Obviously his fame didn't precede him! Or mine me!
UPDATE: For those who don't seem to get this, Michael meant it as a joke.
Anyway, onto matters of more importance. What do we need to hear from David Cameron in his speech today? We should remember that he will be speaking to two audiences - the party and the country. Let's take them in turn and identify what he needs to do to satisfy both audiences...
- Look and sound like a PM in waiting
- Rise above petty and spiteful personal attacks on Gordon Brown
- Give the country a clear sense of the direction of a Conservative Government along with some policy specifics
- Explain the depth of the clear blue water between Labour & Tories
- Reassurance that the strategy being followed is the right one
- Firm and strong denunciation of Labour's economic record
- Attack the opinion poll issue head on
- Attack Gordon Brown - not personally (avoid talking about bullying except for a joke or two)
- Deliver 5 easy to remember policy pledges for party workers to sell on the doorstep
One thing people need to remember about David Cameron. He's a weeble. He may wobble but won't fall down*. He's one of the most resilient politicians I have met. He's experienced several political and personal crises over the kast few years but has met each one head on, and bounced back stronger. My hope and expectation is that he will do the same this time.
I have no idea whether the Sunday Times poll showing a mere two point lead is accurate, but there is no point anyone pretending that the polls haven't narrowed. They clearly have. I am still rather at a loss to explain it to be honest, but I do believe it has something to do with a lack of clarity in the Tory message, which Labour has successfully attacked.
It is important to give a clear sense of direction. In 1979, people knew Margaret Thatcher would tame the unions, control inflation, stand up to the Russians and deal with Europe. The problem for Conservative activists here in Brighton is that they struggle to come up with four or five similar themes for the present day. If you say " Get the economy moving", "Stand up for the NHS", "Clean up Westminster," or "Get public borrowing under control", they are all worthy aspirations, but they are aspirations that both the other parties could equally claim as their own. So now may be the time to move from the general to the more specific, without actually announcing the whole election manifesto in advance.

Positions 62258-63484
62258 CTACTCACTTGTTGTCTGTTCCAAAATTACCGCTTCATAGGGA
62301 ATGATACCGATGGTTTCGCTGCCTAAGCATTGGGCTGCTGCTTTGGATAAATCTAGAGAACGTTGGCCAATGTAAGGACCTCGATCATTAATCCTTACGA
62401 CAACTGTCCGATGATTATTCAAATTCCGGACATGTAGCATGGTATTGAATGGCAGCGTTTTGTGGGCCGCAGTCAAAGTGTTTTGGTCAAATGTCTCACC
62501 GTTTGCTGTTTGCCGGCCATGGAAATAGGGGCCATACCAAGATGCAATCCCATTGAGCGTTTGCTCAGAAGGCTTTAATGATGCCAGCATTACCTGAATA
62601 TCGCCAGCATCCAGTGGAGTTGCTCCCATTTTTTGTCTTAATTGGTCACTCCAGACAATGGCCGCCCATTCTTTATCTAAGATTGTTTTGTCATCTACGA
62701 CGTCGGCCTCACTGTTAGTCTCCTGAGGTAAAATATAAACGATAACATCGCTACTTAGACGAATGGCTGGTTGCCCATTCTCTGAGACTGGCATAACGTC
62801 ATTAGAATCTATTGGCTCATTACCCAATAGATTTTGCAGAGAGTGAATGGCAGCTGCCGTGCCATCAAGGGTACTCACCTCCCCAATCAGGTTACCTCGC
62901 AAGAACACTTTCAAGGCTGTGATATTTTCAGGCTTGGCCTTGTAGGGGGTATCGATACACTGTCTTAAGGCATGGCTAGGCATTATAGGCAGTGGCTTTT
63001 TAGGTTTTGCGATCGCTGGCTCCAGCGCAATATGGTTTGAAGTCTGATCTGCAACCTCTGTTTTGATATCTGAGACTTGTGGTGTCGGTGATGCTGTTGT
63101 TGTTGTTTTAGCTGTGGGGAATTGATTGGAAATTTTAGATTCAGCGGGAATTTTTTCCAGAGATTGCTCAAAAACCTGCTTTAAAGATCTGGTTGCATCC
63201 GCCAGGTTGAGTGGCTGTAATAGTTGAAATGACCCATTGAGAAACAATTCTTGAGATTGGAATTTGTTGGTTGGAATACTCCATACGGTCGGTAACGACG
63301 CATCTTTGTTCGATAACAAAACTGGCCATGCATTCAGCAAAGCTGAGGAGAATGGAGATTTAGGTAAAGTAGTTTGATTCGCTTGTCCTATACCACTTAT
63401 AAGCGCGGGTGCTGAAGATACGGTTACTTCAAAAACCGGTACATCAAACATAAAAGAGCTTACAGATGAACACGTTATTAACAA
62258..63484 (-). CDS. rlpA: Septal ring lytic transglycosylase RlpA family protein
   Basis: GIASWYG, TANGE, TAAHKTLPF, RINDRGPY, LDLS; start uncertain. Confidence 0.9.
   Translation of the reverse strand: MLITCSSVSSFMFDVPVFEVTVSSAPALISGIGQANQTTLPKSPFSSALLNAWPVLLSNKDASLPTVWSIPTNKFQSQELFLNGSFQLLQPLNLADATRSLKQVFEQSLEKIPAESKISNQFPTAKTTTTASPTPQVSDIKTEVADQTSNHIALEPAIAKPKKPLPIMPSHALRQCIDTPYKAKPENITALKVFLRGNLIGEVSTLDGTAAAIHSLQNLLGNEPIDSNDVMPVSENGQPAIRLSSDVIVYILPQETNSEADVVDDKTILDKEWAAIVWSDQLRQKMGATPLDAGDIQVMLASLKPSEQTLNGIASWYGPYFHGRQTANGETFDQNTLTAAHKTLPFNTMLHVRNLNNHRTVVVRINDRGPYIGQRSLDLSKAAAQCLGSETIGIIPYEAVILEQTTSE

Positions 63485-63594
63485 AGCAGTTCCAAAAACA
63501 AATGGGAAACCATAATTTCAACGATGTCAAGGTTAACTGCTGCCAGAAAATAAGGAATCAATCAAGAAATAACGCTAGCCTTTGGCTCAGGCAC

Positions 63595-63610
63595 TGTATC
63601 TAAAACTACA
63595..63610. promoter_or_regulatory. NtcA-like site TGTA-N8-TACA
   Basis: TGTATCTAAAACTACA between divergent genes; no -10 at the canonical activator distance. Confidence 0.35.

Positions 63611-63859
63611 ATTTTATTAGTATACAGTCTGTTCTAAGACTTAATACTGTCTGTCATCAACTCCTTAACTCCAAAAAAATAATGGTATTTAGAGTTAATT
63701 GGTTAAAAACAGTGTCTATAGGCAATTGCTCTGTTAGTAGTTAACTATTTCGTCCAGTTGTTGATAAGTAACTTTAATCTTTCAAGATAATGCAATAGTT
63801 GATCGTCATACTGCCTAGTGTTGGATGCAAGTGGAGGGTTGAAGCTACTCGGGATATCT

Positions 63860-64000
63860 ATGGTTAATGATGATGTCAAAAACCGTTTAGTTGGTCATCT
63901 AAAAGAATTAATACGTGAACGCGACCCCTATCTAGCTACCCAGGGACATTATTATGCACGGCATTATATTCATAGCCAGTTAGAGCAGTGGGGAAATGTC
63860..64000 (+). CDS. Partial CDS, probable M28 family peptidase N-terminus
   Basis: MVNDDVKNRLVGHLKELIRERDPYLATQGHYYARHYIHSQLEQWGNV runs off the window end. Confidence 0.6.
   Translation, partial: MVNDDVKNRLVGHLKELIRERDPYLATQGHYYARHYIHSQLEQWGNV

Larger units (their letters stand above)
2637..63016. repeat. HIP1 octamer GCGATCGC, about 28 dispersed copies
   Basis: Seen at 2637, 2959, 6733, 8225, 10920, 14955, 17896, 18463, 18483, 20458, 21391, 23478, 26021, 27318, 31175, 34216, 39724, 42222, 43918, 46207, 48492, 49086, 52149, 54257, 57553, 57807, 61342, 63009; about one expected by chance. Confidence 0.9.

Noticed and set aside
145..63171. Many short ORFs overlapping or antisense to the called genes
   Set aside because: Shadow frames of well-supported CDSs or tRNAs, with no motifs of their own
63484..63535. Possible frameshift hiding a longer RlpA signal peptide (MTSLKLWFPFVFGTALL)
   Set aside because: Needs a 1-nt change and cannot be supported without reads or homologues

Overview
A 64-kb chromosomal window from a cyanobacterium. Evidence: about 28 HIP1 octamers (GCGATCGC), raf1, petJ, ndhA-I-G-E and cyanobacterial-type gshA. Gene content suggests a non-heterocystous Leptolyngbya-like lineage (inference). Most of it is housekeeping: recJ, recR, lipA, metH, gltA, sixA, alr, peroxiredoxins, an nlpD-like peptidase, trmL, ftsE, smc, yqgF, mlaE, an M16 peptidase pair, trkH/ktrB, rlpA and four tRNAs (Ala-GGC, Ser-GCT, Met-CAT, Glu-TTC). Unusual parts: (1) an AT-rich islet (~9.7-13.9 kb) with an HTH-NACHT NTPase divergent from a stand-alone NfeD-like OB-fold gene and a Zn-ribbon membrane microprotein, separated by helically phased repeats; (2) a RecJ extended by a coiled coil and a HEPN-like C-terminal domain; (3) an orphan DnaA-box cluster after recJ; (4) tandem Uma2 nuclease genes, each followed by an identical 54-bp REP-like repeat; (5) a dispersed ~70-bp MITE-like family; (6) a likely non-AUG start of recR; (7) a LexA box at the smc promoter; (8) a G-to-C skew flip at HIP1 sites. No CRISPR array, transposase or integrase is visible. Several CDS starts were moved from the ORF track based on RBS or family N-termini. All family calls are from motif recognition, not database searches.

It is untrue to say that the Conservatives are 'policy light'. There are plenty of individual, eye catching policies which resonate with the electorate. It's just that we seem to have lost sight of what they are. Here's a quick reminder of some of them...
- Introduction of border police and a cap on immigration
- A two year freeze on council tax
- Abolish ID cards and roll back the big brother state
- Reduce the number of MPs by 10% and cut the cost of politics
- Allow parents to create their own schools
- Restore the link between pensions and earnings
- Repatriate powers from Europe
- Stop Labour's NI rise which is a tax on jobs
- Cut business taxes to encourage new small business start-ups
- Gove householders more rights to defend themselves against burglars
- Abolition of Inheritance tax for everyone except millionaires
It would be ridiculous to pretend that a 2% poll lead is a good thing for the Conservatives, but it may well concentrate the minds of those who thought a Conservative victory was a dead cert. It will make it easier for the Tories to warn of what may happen if people don't use their vote to vote for change. One message which we may well hear more of over the next few weeks is that a stay at home vote is a vote for Gordon Brown. If you want change you have to vote for it.
ConservativeHome's Ten Point Plan is well worth reading.
* For those who are scratching their heads, this was a TV advert for a toy in the 1980s with the catchphrase "Weebles wobble but they won't fall down".